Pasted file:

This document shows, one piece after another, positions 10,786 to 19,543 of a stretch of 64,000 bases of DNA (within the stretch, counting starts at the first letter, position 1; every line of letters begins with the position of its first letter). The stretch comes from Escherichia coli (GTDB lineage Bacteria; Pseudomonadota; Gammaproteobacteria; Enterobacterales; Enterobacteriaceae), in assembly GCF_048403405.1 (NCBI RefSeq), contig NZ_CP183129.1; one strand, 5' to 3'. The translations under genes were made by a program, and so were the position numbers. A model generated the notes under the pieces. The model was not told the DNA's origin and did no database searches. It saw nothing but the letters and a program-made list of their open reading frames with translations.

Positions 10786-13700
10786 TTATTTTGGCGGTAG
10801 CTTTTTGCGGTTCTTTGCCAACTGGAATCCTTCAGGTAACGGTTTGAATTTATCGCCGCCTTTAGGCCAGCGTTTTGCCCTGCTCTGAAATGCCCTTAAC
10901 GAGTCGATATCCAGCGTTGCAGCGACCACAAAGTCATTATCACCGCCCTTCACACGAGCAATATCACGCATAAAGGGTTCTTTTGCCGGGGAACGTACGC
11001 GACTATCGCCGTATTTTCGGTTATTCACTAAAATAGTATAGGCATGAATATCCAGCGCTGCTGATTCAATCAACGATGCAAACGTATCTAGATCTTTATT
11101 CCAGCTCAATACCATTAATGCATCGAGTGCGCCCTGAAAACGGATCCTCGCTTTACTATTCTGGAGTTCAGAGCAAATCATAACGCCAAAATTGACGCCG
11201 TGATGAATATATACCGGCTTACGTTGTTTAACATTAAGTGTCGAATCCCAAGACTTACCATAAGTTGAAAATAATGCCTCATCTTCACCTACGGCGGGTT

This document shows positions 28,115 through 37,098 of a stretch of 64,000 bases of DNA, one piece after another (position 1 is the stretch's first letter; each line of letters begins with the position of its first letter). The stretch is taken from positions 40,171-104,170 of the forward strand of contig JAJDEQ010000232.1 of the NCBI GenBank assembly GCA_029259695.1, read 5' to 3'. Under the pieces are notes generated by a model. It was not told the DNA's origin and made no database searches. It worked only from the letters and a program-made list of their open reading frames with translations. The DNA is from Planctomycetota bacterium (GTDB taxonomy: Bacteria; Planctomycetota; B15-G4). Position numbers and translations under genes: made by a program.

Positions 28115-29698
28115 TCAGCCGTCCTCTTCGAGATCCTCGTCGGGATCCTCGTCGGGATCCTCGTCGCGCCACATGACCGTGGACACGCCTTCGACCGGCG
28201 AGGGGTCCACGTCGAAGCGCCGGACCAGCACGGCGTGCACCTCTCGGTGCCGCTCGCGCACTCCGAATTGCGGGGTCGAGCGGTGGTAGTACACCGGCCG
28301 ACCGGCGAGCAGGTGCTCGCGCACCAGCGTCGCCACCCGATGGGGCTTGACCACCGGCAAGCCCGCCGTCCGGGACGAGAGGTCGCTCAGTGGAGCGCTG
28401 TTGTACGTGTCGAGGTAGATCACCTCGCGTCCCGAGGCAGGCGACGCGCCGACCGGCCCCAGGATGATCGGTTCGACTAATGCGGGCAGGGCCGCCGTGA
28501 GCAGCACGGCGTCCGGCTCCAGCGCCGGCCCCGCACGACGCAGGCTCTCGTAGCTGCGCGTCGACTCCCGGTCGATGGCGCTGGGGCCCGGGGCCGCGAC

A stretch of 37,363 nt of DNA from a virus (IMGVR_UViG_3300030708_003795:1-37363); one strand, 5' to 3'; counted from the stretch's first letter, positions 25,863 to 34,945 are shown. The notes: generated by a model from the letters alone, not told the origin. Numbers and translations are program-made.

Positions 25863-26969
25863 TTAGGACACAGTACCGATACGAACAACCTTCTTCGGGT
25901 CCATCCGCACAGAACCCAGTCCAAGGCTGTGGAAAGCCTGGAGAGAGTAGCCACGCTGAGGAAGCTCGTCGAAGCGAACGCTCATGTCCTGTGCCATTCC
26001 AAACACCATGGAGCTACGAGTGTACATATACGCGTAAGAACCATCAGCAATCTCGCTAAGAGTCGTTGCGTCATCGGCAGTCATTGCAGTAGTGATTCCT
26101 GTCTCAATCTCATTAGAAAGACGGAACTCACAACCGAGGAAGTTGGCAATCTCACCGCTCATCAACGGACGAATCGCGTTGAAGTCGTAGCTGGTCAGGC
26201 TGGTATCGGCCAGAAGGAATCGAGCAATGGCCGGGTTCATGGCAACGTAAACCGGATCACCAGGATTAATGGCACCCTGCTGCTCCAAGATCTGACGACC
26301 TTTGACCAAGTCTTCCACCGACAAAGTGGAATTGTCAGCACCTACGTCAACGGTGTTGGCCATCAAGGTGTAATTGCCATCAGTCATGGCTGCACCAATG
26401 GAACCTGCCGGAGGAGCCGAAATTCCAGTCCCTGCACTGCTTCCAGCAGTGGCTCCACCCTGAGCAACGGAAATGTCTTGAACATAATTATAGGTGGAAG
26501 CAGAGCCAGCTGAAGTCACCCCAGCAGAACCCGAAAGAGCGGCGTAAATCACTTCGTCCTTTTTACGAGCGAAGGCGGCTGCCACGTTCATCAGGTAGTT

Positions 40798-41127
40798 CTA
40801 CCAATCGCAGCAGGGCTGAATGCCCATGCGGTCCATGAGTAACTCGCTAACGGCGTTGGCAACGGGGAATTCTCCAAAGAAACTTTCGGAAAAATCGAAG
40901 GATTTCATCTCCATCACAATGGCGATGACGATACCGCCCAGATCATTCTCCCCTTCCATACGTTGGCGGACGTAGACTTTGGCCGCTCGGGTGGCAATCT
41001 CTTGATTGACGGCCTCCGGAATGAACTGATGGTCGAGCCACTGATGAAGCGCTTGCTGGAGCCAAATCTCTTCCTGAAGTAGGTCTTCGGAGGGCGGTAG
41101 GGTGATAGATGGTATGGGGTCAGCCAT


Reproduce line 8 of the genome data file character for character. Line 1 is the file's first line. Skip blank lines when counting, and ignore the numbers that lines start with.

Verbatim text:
11201 TGATGAATATATACCGGCTTACGTTGTTTAACATTAAGTGTCGAATCCCAAGACTTACCATAAGTTGAAAATAATGCCTCATCTTCACCTACGGCGGGTT